Watch for the allies to press hard on this issue. One of the primary reasons many of them joined the program — aside the from the advanced capabilities of the plane — was the combination of lower life cycle costs and their chance to help produce those parts."
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Unread post28 Jan 2011, 02:12

:devil: yup !!!!!!!!!!!!!!!!
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Unread post28 Jan 2011, 02:59

This is the same game that some in the DoD played with cost estimations. They based the cost estimations on 4th gen costs, not on the JPO's projected JSF costs. They have now changed their minds and are using the JPO's estimations as of FY2012 docs, which btw are only a few days away from publication.

Somewhere I have a graphic showing the different manning levels and will post it when I find it.


--edit--
Image

I had to go through 7+ years of docs to find that... it was in the last place I looked ;)
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popcorn

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Unread post28 Jan 2011, 11:24

Spud or any Mx guy, can you give a brief explanation of that table? Some strange acronyms there. Thanks.
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Unread post29 Jan 2011, 06:21

Yawn... trying to white-wash the fundamentally flawed program from inception. Tragic as it is, I guess it's necessary given that there's NO plan B! :cry:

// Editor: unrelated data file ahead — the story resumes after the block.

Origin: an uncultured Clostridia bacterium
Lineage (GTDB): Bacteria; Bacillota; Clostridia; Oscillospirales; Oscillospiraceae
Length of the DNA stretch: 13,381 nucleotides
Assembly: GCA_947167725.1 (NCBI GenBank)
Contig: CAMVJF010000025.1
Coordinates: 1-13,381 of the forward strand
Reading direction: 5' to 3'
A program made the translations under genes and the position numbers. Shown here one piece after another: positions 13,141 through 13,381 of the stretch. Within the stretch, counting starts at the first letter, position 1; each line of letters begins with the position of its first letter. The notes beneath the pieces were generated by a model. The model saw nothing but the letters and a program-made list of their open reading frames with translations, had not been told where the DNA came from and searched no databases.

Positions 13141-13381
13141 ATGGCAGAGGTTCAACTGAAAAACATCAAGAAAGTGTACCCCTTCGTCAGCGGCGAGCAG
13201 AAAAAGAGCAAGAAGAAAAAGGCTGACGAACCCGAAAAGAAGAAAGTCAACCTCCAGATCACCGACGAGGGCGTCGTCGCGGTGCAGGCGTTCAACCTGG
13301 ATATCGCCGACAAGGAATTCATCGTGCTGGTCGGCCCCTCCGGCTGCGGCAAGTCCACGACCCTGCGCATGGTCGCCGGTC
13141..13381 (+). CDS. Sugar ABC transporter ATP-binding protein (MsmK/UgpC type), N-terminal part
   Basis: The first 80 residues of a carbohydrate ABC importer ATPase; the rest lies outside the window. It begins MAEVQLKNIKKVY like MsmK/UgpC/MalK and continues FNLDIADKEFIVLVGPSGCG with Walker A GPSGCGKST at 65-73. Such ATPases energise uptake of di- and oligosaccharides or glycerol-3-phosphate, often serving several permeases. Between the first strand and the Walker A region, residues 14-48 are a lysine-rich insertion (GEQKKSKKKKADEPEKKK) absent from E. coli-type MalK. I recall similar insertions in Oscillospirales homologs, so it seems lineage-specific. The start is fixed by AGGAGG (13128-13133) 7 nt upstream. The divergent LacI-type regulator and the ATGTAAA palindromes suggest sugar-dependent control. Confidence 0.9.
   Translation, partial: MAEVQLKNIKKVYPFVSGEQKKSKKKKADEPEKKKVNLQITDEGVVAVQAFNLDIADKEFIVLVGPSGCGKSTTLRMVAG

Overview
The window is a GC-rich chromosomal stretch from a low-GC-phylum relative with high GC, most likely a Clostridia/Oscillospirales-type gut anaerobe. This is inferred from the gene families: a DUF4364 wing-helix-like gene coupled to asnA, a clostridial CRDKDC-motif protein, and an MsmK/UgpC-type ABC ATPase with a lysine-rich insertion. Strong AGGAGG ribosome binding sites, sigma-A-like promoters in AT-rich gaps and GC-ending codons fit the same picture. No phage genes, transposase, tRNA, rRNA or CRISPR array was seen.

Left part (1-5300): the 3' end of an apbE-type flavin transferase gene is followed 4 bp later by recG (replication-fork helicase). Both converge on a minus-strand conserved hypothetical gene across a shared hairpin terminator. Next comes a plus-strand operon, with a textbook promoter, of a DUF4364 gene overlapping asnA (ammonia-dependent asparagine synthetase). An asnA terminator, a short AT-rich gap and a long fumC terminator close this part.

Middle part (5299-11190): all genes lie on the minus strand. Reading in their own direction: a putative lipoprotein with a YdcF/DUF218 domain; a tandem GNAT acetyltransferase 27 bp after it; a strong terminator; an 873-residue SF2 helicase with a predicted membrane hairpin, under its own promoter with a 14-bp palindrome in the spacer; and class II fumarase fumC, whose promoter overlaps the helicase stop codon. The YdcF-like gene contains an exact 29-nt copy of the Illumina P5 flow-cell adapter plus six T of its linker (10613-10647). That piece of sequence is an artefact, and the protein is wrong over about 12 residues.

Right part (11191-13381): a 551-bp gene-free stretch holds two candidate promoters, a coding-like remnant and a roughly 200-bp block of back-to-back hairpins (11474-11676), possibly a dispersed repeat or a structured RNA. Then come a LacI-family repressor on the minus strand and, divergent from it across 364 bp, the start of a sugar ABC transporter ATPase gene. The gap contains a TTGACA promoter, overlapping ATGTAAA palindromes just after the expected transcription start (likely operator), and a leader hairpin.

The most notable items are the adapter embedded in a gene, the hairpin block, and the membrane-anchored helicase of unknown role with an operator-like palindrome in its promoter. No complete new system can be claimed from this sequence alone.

Shame on us fan boys and shame on DoD/USAF! Truly great F-35 engineers and mechanics... I will do anything to praise them. This is NOTHING about them. There will be plenty of programs and hopefully more sustainable work for them in future. Respects.
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Unread post29 Jan 2011, 07:04

Nobody is whitewashing anything. The DoD (JET report) was wrong about costs and had to do a u-turn this year when they finally started to use similar formulas that the JPO used.

This is a similar issue with man planning. Certain sectors of the DoD (both USAF & USN) believe that the same levels of manning will be required with the F-35 as were used with previous generations. Considering that the F-22 is now meeting it's manning requirements, do you think the F-35 will not?

Btw, it's those same "Truly great F-35 engineers and mechanics" that came up with the reduced manning requirements for the F-35. So are they right or wrong?

There is always a plan "B", buy/upgrade the best that we have now (more F-18s, F-16s, or F-15s) until the wrinkles are ironed out of the F-35, oh wait, that's what we are doing.
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Unread post29 Jan 2011, 11:27

Must resist urge to feed the troll... (not you Spud)
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Unread post30 Jan 2011, 01:35

shep1978 wrote:Must resist urge to feed the troll... (not you Spud)


Nice one, pot. Anyway, I'm sure that the Power Point wizards at LM can be trusted to be right on the money* about this one. After all, they really nailed it with the 'computer modelling makes flight tests redundant" bit, not to mention that revolutionary new 'super-efficient/cost-effective 'production system** that's been pumping 'em out like Pringles...

* As in 'Just a few billion more, please'...

*Don't recollect the trendy marketing name of it. Lately, the only acronym I can remember is FUBAR...
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Unread post30 Jan 2011, 15:29

butters wrote: After all, they really nailed it with the 'computer modelling makes flight tests redundant" bit,


Care to find a direct quote from LM regarding that my troll-like friend?

I for one doubt they've ever said that considering they always planned to and indeed are flight testing it.

And how do you expect anything to be "pumped out like pringles" considering full rate production has not even started. I bet you feel pretty stupid after sitting down and thinking about that.